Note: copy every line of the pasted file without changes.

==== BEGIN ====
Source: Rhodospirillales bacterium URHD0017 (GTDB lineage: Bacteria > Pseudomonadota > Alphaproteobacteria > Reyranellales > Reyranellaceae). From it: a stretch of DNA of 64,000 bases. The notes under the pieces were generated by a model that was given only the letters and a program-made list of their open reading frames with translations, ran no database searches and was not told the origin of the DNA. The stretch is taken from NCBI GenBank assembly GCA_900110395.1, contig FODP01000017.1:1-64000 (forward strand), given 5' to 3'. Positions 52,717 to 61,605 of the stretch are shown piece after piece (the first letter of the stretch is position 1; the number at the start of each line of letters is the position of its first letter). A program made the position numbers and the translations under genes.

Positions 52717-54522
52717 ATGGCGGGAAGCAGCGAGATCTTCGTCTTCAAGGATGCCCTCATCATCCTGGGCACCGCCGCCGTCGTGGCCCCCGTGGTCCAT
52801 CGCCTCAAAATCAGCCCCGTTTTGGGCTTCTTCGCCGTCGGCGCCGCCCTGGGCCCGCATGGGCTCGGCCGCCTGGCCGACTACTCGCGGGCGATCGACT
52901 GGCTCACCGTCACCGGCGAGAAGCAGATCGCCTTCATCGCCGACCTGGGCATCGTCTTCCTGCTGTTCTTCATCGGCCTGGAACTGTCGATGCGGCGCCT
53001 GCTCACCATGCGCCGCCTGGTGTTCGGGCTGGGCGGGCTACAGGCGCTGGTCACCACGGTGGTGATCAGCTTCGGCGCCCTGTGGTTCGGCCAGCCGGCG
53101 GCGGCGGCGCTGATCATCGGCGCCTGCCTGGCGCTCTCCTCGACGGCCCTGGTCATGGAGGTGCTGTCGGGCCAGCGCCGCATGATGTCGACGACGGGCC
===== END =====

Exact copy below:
Source: Rhodospirillales bacterium URHD0017 (GTDB lineage: Bacteria > Pseudomonadota > Alphaproteobacteria > Reyranellales > Reyranellaceae). From it: a stretch of DNA of 64,000 bases. The notes under the pieces were generated by a model that was given only the letters and a program-made list of their open reading frames with translations, ran no database searches and was not told the origin of the DNA. The stretch is taken from NCBI GenBank assembly GCA_900110395.1, contig FODP01000017.1:1-64000 (forward strand), given 5' to 3'. Positions 52,717 to 61,605 of the stretch are shown piece after piece (the first letter of the stretch is position 1; the number at the start of each line of letters is the position of its first letter). A program made the position numbers and the translations under genes.

Positions 52717-54522
52717 ATGGCGGGAAGCAGCGAGATCTTCGTCTTCAAGGATGCCCTCATCATCCTGGGCACCGCCGCCGTCGTGGCCCCCGTGGTCCAT
52801 CGCCTCAAAATCAGCCCCGTTTTGGGCTTCTTCGCCGTCGGCGCCGCCCTGGGCCCGCATGGGCTCGGCCGCCTGGCCGACTACTCGCGGGCGATCGACT
52901 GGCTCACCGTCACCGGCGAGAAGCAGATCGCCTTCATCGCCGACCTGGGCATCGTCTTCCTGCTGTTCTTCATCGGCCTGGAACTGTCGATGCGGCGCCT
53001 GCTCACCATGCGCCGCCTGGTGTTCGGGCTGGGCGGGCTACAGGCGCTGGTCACCACGGTGGTGATCAGCTTCGGCGCCCTGTGGTTCGGCCAGCCGGCG
53101 GCGGCGGCGCTGATCATCGGCGCCTGCCTGGCGCTCTCCTCGACGGCCCTGGTCATGGAGGTGCTGTCGGGCCAGCGCCGCATGATGTCGACGACGGGCC